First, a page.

To avoid this, such identification systems, in addition to adjusting the distance setting, require that the image reproduction scale, that is, the focal length of the imaging optics, be adjusted to reflect the actual distance of the object.

SUMMARY OF THE INVENTION

It is an object of the present invention to provide an automatic focusing system which, for the optical identification of objects, can be adjusted to reflect the distance of the object and at the same time provide an at least partial adjustment of the projected image size which is inexpensive to produce, which can react quickly to changes in the object distance, and which is not subject to wear and tear.

This is attained by providing an imaging optics which has a plurality of components including at least one stationary optics and at least one deflecting or deflection optics arranged on an optical axis in front of a position resolving receiver. A pivot arm is pivotable about a pivot axis arranged in the housing, and the deflecting optics is mounted on the pivot arm so that pivotal movements of the deflecting optics with the pivot arm cause a positional and angular change in the effective back focal distance of the optics. The deflecting optics is mounted on the pivot arm and influences the pivotal length of the imaging systems and, in addition to changes in the effective back optical distance, pivotal movements of the pivot arm change the focal length of the imaging optics.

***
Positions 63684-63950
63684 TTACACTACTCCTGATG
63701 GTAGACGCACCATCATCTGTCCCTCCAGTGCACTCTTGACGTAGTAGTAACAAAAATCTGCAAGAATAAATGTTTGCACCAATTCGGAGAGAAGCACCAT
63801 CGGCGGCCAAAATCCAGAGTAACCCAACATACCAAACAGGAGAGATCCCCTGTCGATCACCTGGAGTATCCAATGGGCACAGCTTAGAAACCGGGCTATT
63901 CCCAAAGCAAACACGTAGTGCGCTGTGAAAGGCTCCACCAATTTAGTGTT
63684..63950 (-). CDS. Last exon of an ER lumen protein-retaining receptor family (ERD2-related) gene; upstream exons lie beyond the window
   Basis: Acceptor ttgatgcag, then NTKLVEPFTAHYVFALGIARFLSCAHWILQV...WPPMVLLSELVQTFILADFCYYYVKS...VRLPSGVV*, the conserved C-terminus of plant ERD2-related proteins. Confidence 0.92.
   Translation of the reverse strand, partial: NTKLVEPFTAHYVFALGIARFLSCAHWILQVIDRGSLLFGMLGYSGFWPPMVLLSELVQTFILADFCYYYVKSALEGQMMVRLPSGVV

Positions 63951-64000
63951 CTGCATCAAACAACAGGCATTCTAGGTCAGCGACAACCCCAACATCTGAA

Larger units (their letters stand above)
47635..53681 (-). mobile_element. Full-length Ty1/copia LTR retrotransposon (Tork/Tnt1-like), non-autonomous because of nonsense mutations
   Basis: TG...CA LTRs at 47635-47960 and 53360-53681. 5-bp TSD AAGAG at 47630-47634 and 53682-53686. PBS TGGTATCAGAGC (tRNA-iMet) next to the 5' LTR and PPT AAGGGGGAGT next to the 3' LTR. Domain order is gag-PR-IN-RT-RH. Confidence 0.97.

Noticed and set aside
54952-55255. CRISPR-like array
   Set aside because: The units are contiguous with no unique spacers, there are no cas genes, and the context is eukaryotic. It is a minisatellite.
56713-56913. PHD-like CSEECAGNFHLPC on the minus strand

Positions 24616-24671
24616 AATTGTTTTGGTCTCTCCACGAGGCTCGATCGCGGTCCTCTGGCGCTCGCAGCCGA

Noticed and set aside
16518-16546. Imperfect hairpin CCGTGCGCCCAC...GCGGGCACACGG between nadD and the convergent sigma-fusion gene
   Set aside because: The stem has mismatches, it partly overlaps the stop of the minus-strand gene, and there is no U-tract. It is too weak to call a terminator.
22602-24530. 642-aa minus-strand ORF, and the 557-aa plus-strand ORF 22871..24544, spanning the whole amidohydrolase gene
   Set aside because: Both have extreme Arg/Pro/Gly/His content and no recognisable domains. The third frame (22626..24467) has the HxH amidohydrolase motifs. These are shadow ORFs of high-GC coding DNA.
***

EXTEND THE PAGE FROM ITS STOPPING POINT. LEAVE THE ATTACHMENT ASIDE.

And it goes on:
More particularly, the present invention solves the heretofore encountered focusing problems by mounting a position resolving light receiver in a housing of the identification system. An imaging optics is also arranged in the housing and is made up of a plurality of spatially separate components. The imaging optics has at least one stationary optics and a deflecting optics arranged on an optical axis in front of the light receiver. The imaging optics is mounted on a pivot arm that is pivotal about a pivot axis of the housing. Thus, by pivoting the pivot arm, the effective back focal distance is spatially and angularly changed. In accordance with the invention, an optical component is provided which influences the focal length of the imaging optics so that, upon pivoting the pivot arm, the focal length of the imaging optics is changed, in addition to a change in the effective optical back focal length. When the objects to be identified are at different distances from the identification system, the pivot arm is pivoted to not only reproduce an exact image on the light receiver, but to also change the focal length of the imaging optics to thereby change the scale of the reproduction and give the image on the light receiver the desired size.